"We don't need a lecture; we need a leader," Col. Morris Davis told me. He is a retired Air Force colonel, and was the chief military prosecutor at Guantanamo Bay until he resigned in 2007, refusing to use statements obtained through torture. He went on: "When President Obama and his family visited South Africa, he took Sasha and Malia to visit (Robben Island). And at the same time, he's operating an island prison in Guantanamo, where the majority have been cleared to be transferred out. There are people that have been there for 11 and a half years that we have cleared to be transferred home, and they still sit in prison."

While Obama's two elections as president prompted many to declare a post-racial America, the Zimmerman trial verdict last week exposes that fallacy. Phillip Agnew is the executive director of Dream Defenders, a network of black and brown youth and their allies in Florida who are fighting for equal rights and education. Following the verdict, he told me: "It's our refusal as a country to acknowledge that we still have a race problem in America that creates environments for a man like George Zimmerman to walk around, as he does now, with a gun, looking to take down young people of color."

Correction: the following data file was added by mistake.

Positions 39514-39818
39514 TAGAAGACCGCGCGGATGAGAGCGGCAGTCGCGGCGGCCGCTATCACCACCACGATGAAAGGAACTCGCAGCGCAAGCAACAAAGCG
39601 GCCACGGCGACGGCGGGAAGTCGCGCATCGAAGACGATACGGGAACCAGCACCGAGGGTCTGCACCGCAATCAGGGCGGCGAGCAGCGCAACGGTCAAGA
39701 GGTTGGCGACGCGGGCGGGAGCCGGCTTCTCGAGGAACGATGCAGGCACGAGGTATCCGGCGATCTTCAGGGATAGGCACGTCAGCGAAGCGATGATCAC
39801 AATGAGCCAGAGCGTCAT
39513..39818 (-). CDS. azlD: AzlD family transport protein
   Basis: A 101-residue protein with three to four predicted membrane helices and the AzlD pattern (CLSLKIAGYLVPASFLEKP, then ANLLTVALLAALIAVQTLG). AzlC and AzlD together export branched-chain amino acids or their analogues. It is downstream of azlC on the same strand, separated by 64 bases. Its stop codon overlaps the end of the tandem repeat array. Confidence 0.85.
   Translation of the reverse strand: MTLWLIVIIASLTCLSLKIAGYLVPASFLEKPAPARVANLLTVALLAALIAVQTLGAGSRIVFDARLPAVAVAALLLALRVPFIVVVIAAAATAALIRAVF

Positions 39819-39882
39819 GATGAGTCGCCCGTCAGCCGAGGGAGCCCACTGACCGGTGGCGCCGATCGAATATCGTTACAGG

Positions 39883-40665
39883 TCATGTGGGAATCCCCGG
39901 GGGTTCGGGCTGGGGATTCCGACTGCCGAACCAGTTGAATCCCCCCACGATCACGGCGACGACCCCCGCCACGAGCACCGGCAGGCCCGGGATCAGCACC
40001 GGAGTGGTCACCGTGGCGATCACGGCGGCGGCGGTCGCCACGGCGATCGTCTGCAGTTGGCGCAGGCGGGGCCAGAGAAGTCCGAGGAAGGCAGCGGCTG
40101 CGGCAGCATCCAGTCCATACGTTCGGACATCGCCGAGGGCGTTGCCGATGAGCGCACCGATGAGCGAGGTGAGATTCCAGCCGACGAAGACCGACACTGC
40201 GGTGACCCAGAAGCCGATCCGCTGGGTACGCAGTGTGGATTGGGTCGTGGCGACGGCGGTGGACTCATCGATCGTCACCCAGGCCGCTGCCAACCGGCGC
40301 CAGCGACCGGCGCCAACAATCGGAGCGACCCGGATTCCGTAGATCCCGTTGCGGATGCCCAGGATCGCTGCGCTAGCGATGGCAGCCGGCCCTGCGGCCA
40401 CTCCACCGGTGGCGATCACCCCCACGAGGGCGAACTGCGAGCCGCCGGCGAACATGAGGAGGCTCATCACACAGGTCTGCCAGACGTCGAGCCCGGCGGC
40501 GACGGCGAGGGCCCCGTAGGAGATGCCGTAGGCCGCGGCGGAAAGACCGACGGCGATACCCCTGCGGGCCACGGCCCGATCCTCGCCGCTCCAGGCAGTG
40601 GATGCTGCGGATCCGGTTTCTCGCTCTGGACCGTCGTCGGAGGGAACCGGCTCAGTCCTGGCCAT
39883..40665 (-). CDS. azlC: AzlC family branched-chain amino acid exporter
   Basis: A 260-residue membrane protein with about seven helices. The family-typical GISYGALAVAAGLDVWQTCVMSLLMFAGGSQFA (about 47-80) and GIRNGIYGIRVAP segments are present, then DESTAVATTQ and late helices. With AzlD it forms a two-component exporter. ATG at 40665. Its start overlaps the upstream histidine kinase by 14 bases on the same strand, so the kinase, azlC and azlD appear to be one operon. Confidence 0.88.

The Dream Defenders mobilized immediately after Zimmerman's acquittal, and descended on Tallahassee, the capital of Florida, where they occupied the offices of Republican Gov. Rick Scott. They want Scott to call a special legislative session to repeal Florida's "stand your ground" law, which expands a person's right to use deadly force in a confrontation, and vowed to remain until their concerns are addressed.